Chuck Schuldiner Project

Friday, December 11, 2015

Garbage Brain, Darkwing and Sharkmuffin at The Gateway

Rock shows are interesting to me, especially since I spend so much time at metal shows, their twisted fuck up of a cousin. That being said - rock shows are fucked up in their own wonderful way, especially at a unique spot like The Gateway, a venue that perfectly blends DIY culture with the beauty of the New York scene. There was something beautifully hedonistic about the evening, a Bernie Sanders Rally, with women randomly taking shirts off, dudes doing shots at the bar,, and the university culture that seemed to define the 80s coming back in full force in defense of a self proclaimed socialist from Vermont.

First up was Garbage Brain, a sort of psychedelic rock and roll band who make music that felt simply timeless. Their stripped back brand of garage punk was notable because it spoke to a simpler reality and a more beautiful time, there is something strangely about a Garbage Brain live set, with their drummer providing backup vocals and their crunchy riffs storming through the mix. This is the kind of band who seem to thrive on intellectual gatherings that let kids feel the potent rebellion in their veins. There is something important to what Garbage Brain do, it speaks to the human condition in a sort of abstract way and reminds us where we came from.

Darkwing were up next playing their distinctive brand of what they call 'surf grunge'. With a special emphasis on "Ooo, Ooo's" Darkwing are a fun band to watch, muddy riffs coming face to face with flashy solos and pummeling drums. There is a wonderful inherent darkness to what Darkwing do that seems to stem from the idea of the tortured artist, it's clear that the band is very much a vehicle for the frontman, Rich, but there's nothing wrong with that - in fact it only serves to help evidence the purity of his intentions. This is a band who are simply fun to watch and aware of the power and glory their music can provide.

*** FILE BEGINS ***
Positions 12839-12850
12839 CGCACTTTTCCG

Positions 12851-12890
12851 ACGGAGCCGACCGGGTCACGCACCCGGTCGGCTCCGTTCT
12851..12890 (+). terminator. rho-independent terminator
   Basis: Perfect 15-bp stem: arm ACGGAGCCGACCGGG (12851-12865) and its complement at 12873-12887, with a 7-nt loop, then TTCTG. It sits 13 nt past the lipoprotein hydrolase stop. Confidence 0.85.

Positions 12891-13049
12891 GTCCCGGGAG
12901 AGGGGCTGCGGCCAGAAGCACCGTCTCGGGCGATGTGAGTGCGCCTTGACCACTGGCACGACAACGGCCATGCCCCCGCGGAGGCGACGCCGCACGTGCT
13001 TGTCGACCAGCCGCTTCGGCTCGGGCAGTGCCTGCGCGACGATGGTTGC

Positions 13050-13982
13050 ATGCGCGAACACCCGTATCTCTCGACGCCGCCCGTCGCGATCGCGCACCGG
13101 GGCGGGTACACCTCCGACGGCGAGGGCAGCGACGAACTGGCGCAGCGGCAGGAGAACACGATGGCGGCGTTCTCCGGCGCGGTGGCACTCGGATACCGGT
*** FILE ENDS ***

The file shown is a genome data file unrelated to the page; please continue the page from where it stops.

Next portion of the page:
The last band I saw that evening was Sharkmuffin who were a fun but dark all-girl punk trio. There is something strangely appealing about the band and the way they represent the torture of humanity and yet couch it in a wonderfully hopeful sense of rock and roll magic. Sharkmuffin are a sort of existential experience, fazed out and weird but also a lot of fun to listen to. Sharkmuffin rapidly established a distinctive sound and used it to define the rest of their set, making for some exciting listening that allowed for a sort of spiritual communion between band and audience. Sharkmuffin understand the potency of the live experience and they are masters because of it.

And so the night came to an end - friends were made, even if they were the type of people you might only meet once, and bands watched and perhaps ore importantly money raised for the man who might be our only salvation. Then again - as these bands evidenced, rock and roll might be our salvation, we might not need a balding socialist from Vermont. But does it really matter? Rock and roll is rock and roll and any show at the Gateway is decidedly a good time, so perhaps we should be happy with that and the hipstery madness that cleanses our souls.

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Garbage Brain:



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